Disney really could have challenged some social norms with this film and ballad. I know they are in the business of telling stories but wouldn’t it be awesome if that story could align with real, lived experiences? If the royal family had been an interracial family or perhaps black or Hispanic, the messages would have been that much more powerful. A lot was left unrequited after Princess Tiana’s epic debut was marred by like an hour of froggy-ness. Because Disney owns the market on children’s entertainment, they also set the tone for the media imagery our kids soak up. They have done a great job diversifying on their networks. But, Frozen proves that there is still work Disney can do for people of color and representation in their films.

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Jenn M. Jackson

Jenn M. Jackson, PhD is a co-Founder and Editor-in-Chief of Water Cooler Convos. She is a native of Oakland, CA. Jenn is a radical Black feminist scholar who believes none of us are free until all of us are free.

8 Responses

  1. Shawna says:

    My 11 year old daughter, 6 year old niece, and I loved the movie, Frozen, also. I definitely related to the story-line and thought the music was spectacular. The animation was top notch so it was technically a very sound film.

    I wasn’t affected by the fact there were no black characters because I think social conditioning tells blacks not to expect black characters in most films. Most of the time if they’re added to the cast it’s a pleasant and welcome surprise! Sometimes, it’s a buffoon-like character that doesn’t seem to add value and goes unappreciated.

    In the case of Frozen, I did notice quite a diverse audience in Chino, CA – whites, blacks, latinos and asians, and even more to my surprise quite a few people in the millenial generation were there without children….So, if it were a black cast, or black main character, I honestly don’t think it would have drawn the crowds or the $$$$ Disney knew they wanted to make on it…

  2. Yardyspice says:

    The problem is that despite all the gains we’ve made, we are still underrepresented behind the scenes in Hollywood so in order for us to be given equal screen time, we need to be the ones writing the scripts, producing, etc.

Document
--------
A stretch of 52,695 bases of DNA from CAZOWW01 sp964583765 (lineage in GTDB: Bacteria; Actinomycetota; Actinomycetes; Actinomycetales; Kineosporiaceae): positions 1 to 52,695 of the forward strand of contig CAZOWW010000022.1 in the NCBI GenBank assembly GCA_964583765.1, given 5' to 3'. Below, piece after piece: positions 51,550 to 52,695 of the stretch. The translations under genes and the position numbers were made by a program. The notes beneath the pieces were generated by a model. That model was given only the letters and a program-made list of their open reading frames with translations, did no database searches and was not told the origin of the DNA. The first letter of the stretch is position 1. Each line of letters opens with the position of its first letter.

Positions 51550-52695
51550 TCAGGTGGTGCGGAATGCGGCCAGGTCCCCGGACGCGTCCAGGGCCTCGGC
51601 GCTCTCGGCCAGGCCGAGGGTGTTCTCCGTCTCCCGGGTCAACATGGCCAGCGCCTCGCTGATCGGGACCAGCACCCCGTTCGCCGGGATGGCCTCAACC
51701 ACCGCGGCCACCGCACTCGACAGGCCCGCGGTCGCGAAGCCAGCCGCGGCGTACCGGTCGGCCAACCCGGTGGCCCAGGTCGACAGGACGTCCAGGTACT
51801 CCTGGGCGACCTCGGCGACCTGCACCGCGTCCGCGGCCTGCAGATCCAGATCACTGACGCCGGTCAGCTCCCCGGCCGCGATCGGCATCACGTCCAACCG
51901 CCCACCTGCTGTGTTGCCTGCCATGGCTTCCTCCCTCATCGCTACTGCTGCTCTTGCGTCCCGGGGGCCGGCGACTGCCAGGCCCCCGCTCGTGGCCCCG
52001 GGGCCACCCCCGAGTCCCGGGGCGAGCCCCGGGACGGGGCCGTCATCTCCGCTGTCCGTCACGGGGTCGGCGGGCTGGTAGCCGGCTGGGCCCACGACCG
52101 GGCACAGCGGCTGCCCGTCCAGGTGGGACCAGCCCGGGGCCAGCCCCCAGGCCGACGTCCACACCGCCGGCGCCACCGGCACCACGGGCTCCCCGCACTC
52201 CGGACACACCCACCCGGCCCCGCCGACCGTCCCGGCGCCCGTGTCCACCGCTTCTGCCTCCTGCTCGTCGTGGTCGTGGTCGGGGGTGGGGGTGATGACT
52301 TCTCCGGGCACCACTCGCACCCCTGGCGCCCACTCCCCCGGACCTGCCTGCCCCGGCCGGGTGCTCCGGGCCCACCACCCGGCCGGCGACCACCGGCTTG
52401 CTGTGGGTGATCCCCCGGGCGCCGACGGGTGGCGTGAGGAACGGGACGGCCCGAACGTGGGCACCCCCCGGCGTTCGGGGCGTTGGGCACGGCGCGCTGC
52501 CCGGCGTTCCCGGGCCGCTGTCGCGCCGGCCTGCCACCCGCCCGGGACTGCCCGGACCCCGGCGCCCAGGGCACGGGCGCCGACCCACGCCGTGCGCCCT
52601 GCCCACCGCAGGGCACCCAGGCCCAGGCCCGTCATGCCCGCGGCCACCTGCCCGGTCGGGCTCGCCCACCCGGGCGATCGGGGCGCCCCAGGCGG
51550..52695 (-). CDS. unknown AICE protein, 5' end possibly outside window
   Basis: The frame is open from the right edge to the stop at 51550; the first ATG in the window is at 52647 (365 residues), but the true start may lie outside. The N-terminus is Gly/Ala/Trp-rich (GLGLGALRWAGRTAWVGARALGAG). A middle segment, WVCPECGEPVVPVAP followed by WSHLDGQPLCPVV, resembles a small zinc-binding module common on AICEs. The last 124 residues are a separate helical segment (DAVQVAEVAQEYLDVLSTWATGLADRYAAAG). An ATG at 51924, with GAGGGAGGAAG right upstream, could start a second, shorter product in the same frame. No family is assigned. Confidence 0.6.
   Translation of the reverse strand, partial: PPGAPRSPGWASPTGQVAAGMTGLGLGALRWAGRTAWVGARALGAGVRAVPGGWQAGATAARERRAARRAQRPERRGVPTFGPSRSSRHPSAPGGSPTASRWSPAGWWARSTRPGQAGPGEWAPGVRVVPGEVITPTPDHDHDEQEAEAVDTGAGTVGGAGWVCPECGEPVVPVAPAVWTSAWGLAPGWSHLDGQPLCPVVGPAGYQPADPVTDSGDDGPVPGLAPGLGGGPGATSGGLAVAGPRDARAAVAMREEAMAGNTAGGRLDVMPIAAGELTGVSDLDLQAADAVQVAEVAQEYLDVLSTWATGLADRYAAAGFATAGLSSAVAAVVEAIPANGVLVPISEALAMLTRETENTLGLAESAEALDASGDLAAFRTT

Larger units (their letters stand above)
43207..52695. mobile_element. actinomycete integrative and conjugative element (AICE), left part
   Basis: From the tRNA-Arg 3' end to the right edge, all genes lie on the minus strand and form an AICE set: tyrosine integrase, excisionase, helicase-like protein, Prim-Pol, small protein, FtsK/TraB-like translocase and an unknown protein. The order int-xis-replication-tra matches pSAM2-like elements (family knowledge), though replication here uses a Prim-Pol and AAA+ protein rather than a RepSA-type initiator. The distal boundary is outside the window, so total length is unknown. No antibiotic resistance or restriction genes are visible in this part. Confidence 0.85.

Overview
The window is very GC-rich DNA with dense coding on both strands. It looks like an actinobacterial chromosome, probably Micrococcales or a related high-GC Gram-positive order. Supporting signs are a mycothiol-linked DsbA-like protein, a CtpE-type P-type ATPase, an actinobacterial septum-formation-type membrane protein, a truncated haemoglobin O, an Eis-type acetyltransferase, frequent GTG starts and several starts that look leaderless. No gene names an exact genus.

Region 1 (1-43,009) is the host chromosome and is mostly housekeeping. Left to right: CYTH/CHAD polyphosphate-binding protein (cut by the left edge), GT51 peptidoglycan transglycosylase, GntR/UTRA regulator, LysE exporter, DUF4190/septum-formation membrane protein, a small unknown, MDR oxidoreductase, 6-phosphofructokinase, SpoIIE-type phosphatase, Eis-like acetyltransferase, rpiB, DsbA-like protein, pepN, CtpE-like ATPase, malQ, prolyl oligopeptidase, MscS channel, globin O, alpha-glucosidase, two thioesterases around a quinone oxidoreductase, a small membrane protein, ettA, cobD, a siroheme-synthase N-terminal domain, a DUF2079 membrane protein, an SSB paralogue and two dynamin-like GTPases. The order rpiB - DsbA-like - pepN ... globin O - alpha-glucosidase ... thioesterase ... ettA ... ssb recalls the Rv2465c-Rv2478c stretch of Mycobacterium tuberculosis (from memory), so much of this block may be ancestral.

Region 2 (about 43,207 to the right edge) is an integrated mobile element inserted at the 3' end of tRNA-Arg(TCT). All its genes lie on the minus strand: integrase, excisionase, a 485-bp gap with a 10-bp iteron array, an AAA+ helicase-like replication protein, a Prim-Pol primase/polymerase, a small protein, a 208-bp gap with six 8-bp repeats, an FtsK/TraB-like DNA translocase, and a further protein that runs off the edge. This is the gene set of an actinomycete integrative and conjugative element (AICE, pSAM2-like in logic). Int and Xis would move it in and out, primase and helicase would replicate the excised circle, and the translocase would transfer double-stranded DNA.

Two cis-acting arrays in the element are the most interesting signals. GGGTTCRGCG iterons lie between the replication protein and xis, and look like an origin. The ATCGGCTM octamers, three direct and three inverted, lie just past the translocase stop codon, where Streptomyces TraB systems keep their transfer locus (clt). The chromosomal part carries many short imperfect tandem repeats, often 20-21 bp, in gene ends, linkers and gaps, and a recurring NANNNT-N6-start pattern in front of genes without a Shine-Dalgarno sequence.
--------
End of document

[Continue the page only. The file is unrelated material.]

I’ve also been wondering if we need to protect our children from media that is not diverse just as we would violent movies/shows. I wonder about its long term effects :-/

  3. Sarah says:

    I’ve been worried about this too with lots of animation companies. I think they don’t make characters only white (which seems to be diversities like American, Canadian, Swedish, German and so on people) on purpose (for the most part) but that’s the problem. Discrimination is not always a conscious action. It happens among women and men, too–for example, a man may be picked for a job instead of a woman. Discrimination also happens if someone has a “foreign” sounding name, rather than an “English” or “white” sounding one.
    That’s why I agree with you that it’d be great for animation companies to make characters of several diversities and sexes and even sexual orientations “just because”. It’s important to have lots of different types of people, and it makes lives more enriching because of the cultures I can learn about. If Disney had a movie where there would only be light-skinned people, then they could work diverse characters in there somehow and explain it (like, a person from Sweden is a transfer student in Haiti, or a person from India is a transfer student in North Africa). Even in the old days, lots of people traveled all around the world.